east to a trickle. It also became a very real
    symbol of the differences between Communism and
    our way of thinking. During the next 28 years
    approximately 5,000 people succeeded in escaping
    from the East, with 200 dying in the process.

  • This rope dangling from the lighted window of a
    building in East Berlin shows the escape route of
    an East Berlin family of five who slid down the
    rope to safety in 1964. The large number of
    people climbing over the Wall lead the East
    German government to outlaw rope and twine.

  • President John F. Kennedy stands on a platform
    looking over the Berlin Wall into the Eastern

  • "There are some who say that Communism is the
    wave of the future. Let them come to
    Berlin."--President John F. Kennedy, Berlin,
    Germany, June 26, 1963

The Cuban Missile Crisis
  • The Soviets liked having Castro as an ally, and
    Nikita Khrushchev promised to defend Cuba with
    Soviet arms. During the summer of 1962 the flow
    of Soviet weapons to Cuba included nuclear
    missiles. President Kennedy responded with a
    warning that we would not tolerate offensive
    nuclear weapons in Cuba. Then, on October 14 U-2
    planes took photos of Soviet missile bases in
    Cuba, some with missiles ready to fire!

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  • On October 22 Kennedy informed the nation about
    the missiles and of his plan to get them removed.
    He made it clear that any missile attack from
    Cuba would trigger an all-out war on the Soviet
    Union. For the next six days the world faced the
    real possibility of a nuclear war as Soviet ships
    carrying more missiles headed toward Cuba while
    U.S. ships prepared a quarantine of the island.
    The U.S. also had 100,000 troops ready to invade

  • In a contest to test who would back down first,
    the Soviets stopped their ships to avoid a
    confrontation at sea. Secretary of State Dean
    Rusk said We are eyeball to eyeball, and the
    other fellow just blinked. A few days later
    Khrushchev offered to remove the missiles in
    return for not invading Cuba. The U.S. also
    agreed to remove missiles from Turkey. The
    crisis was over.

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The New Frontier
  • In his acceptance speech as Democratic Candidate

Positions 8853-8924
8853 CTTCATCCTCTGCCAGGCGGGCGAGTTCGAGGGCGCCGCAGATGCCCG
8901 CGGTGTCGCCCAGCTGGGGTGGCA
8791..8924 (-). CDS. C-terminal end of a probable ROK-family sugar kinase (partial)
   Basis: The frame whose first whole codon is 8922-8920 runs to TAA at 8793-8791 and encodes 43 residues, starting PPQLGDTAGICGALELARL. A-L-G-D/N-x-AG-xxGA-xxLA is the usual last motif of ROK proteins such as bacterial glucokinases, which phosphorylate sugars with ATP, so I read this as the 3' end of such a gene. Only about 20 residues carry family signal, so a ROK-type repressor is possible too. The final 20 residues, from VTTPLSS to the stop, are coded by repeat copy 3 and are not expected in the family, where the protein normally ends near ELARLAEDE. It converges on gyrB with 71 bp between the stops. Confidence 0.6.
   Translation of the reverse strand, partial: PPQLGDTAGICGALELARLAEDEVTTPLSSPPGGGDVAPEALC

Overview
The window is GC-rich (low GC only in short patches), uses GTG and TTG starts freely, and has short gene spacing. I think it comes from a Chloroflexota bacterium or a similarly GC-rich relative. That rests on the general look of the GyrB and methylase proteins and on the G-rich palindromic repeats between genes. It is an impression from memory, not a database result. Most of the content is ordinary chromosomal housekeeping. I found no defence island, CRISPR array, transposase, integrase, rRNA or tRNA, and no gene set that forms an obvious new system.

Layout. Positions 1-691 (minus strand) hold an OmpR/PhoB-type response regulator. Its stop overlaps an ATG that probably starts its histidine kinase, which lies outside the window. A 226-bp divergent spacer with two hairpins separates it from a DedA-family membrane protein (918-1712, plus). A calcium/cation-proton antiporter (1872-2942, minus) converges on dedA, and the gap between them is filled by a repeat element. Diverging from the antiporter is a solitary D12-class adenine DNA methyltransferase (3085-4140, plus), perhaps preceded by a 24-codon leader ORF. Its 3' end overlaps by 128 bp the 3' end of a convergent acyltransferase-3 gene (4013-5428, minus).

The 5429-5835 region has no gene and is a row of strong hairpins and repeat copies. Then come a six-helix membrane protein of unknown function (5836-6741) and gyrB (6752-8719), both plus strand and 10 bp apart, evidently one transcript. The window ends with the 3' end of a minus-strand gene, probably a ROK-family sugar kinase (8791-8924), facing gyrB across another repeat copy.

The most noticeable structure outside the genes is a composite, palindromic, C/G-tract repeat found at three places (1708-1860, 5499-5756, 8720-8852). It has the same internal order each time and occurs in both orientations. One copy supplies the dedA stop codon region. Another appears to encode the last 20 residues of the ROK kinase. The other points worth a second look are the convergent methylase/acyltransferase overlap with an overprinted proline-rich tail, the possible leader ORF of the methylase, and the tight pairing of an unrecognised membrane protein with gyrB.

in 1960 John F. Kennedy promised the American
    people a New Frontier We stand at the edge of
    a New Frontier the frontier of unfulfilled
    hopes and dreams. It will deal with unsolved
    problems of peace and war, unconquered pockets of
    ignorance and prejudice, unanswered questions of
    poverty and surplus.  

  • Kennedy wanted to extend economic benefits to all
    citizens, but a razor-thin margin of victory
    limited his mandate. Even though the Democratic
    Party controlled both houses of Congress,
    conservative Southerners resisted plans to
    increase federal aid to education, provide health
    insurance for the elderly and create a new
    Department of Urban Affairs. And so, despite his
    rhetoric, Kennedy's policies were often limited
    and restrained.

  • Still, he did secure funding for a space program,
    and established the Peace Corps to send men and
    women overseas to assist developing countries in
    meeting their own needs. The president made some
    gestures toward civil rights leaders but did not
    until nearly the end of his presidency. He failed
    in his effort to aid public education and to
    provide medical care for the elderly. He gained
    only a modest increase in the minimum wage.

The Kennedy Assassination
  • In the fall of 1963 public opinion polls showed
    that Kennedy was losing popularity, mostly
    because of his support for civil rights.
    President Kennedy went on a Texas trip to raise
    campaign funds and mend political fences among a
    fractured, Texas Democratic party. The president,
    and his wife, landed in Dallas on November 22,
    1963 and received a warm reception throughout the

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  • Riding in an open-air limousine, with the
    governor and his wife, they noted the reception
    they were receiving. As the car approached the
    Texas School Book Depository, in Dealey Plaza,
    rifle shots rang out and Kennedy and Governor